Precisely, the communications complicate the possibilities of what, for many, is Cardinal Omella's candidate, the Bishop of Teruel, José Antonio Satué. The prelate, who brings fresh ideas from Rome about how the House of the Church should function, has two factors against him: he has barely been a prelate for months in the capital of emptied Spain (a diocese with a small population, but very large), and that there are no trains or motorways connecting Madrid with Teruel. And this reality, in principle so pedestrian, makes it extremely difficult to exercise a position that requires a large presence in the capital.
The other great candidate, probably to his chagrin (although he is surely the most prepared of all) is the auxiliary bishop of Madrid, José Cobo, one of the most desired among Añastro's staff, who values his affable personality and his ease with communication. A bishop, furthermore, who is in charge of work with migrants and refugees, one of the 'friendly faces' of the Church in a society that finds it increasingly difficult to value the presence of the Catholic in public life without sounding like mothballs or ultra motion. The problem with Cobo is in the succession (not yet raised) of a Cardinal Osoro who returned from Rome with the support of the Pope to continue his mission. A situation that is not repeated in the case of another assistant, Arturo Ros, who could be released after, they say, the imminent departure of Cardinal Cañizares.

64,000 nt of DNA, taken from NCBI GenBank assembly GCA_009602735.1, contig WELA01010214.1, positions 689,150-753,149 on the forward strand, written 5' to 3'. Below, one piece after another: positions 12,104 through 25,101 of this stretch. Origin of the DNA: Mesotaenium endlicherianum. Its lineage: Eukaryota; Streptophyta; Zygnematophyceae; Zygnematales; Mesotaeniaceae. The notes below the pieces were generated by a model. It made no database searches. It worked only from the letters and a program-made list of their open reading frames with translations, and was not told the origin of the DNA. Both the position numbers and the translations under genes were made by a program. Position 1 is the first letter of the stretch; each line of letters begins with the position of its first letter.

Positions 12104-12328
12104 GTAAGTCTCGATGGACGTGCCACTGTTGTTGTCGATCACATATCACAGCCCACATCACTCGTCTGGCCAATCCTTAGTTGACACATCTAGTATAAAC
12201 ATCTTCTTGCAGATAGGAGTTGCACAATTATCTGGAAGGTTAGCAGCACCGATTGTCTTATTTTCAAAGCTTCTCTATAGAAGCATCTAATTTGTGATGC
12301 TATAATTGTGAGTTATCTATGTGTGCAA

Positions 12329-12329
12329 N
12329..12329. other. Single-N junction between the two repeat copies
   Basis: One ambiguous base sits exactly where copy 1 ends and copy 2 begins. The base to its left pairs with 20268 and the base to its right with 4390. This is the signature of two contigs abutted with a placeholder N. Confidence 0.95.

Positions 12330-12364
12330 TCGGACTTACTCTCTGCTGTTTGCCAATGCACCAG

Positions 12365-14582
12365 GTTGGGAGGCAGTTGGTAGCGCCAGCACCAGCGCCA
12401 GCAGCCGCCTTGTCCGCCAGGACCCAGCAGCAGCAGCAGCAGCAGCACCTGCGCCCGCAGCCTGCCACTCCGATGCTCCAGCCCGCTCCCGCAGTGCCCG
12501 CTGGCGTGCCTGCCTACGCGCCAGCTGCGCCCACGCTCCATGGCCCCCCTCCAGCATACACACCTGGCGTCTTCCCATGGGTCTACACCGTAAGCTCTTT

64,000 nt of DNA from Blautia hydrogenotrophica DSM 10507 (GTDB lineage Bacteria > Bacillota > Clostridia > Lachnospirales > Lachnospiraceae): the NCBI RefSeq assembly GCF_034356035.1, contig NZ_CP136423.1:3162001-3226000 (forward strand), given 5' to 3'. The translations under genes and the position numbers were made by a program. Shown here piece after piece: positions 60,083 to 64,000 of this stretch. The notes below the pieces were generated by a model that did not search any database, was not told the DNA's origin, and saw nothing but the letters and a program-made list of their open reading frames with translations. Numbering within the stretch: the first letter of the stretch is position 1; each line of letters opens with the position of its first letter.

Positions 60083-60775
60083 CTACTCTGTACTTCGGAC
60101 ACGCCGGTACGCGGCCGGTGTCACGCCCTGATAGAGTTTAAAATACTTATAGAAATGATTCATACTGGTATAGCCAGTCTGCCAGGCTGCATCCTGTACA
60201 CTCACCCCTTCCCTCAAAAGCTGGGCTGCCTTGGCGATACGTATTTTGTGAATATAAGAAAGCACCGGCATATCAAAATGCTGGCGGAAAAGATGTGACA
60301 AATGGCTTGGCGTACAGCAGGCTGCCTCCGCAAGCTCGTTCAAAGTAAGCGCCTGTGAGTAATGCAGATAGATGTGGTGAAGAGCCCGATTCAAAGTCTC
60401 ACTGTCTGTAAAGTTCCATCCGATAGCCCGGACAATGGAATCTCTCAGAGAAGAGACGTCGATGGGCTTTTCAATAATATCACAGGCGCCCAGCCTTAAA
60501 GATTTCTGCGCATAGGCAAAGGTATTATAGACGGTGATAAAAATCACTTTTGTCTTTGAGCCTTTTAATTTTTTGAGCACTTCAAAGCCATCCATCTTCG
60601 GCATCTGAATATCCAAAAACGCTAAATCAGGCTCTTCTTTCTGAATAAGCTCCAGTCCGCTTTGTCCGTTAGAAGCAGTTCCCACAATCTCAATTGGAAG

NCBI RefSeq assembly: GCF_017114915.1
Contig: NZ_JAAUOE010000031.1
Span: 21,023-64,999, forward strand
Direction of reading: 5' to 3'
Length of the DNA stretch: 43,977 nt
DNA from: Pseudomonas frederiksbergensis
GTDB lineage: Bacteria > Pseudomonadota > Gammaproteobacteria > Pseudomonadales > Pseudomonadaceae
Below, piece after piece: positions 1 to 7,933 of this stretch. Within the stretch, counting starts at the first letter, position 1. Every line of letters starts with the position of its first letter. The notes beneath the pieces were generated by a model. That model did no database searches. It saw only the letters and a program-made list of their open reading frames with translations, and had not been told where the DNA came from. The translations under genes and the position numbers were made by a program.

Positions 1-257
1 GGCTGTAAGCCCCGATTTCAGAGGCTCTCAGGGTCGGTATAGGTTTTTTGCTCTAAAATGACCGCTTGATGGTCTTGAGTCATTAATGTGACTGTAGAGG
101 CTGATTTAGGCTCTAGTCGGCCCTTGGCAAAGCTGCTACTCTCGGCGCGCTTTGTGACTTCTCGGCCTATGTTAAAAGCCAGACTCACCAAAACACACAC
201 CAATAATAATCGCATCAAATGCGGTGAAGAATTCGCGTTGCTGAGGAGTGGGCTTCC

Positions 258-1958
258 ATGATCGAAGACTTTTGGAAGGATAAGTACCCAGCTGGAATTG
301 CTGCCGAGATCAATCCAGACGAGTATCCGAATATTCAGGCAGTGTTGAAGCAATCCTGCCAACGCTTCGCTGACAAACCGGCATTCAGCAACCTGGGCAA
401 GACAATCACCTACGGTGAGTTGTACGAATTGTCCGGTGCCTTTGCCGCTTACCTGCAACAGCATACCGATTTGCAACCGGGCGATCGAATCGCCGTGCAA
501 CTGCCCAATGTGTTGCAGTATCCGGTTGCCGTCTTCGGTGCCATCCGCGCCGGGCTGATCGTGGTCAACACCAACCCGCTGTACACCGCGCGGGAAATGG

For the first time in a long time, and with the exception of José María Gil Tamayo (whom everyone took for granted, as it happened), this possibility is on the table. And at that point, many of the eyes turn to Raquel Pérez Sanjuan, secretary of the Education Commission and a person highly valued for her ability to work and her clarity in the analysis. It remains to be seen whether a club as select and exclusive as that of the Spanish bishops would know how to take the step and grant a lay person (and even more so, a woman) a responsibility that, with the reform of the Curia in hand, should be in the hands of professionals. Pérez Sanjuan is a laywoman and she belongs to the Teresian Association.
The great 'covered' for many is none other than the deputy secretary for Economic Affairs of the CEE and former president of COPE (some suggest that he left this post at the end of the course to deal with the control of the House of the Church and the negotiations with government), Fernando Giménez Barriocanal. A possibility that he denies, alluding that he is happy with his full-time position at the university, but that many prelates see as a real possibility, perhaps the only one, at a particularly difficult time in Church-State relations and with many other changes. internal ones to come, among them the one of the corporative communication of the Episcopal Conference.
The other option is the commitment to continuity, opting for the current deputy secretary, Carlos López Segovia, who is not known to have the skills to deal with the Spokesperson, although anything can happen. Also, the surprise, the 'rabbit in the hat', which no one doubts can be removed when the time comes. There are qualified people to hold both positions (secretary and/or spokesperson). It remains to be seen if there is the will to take a step that the Pope is encouraging to be taken throughout the Church. Also in Spanish.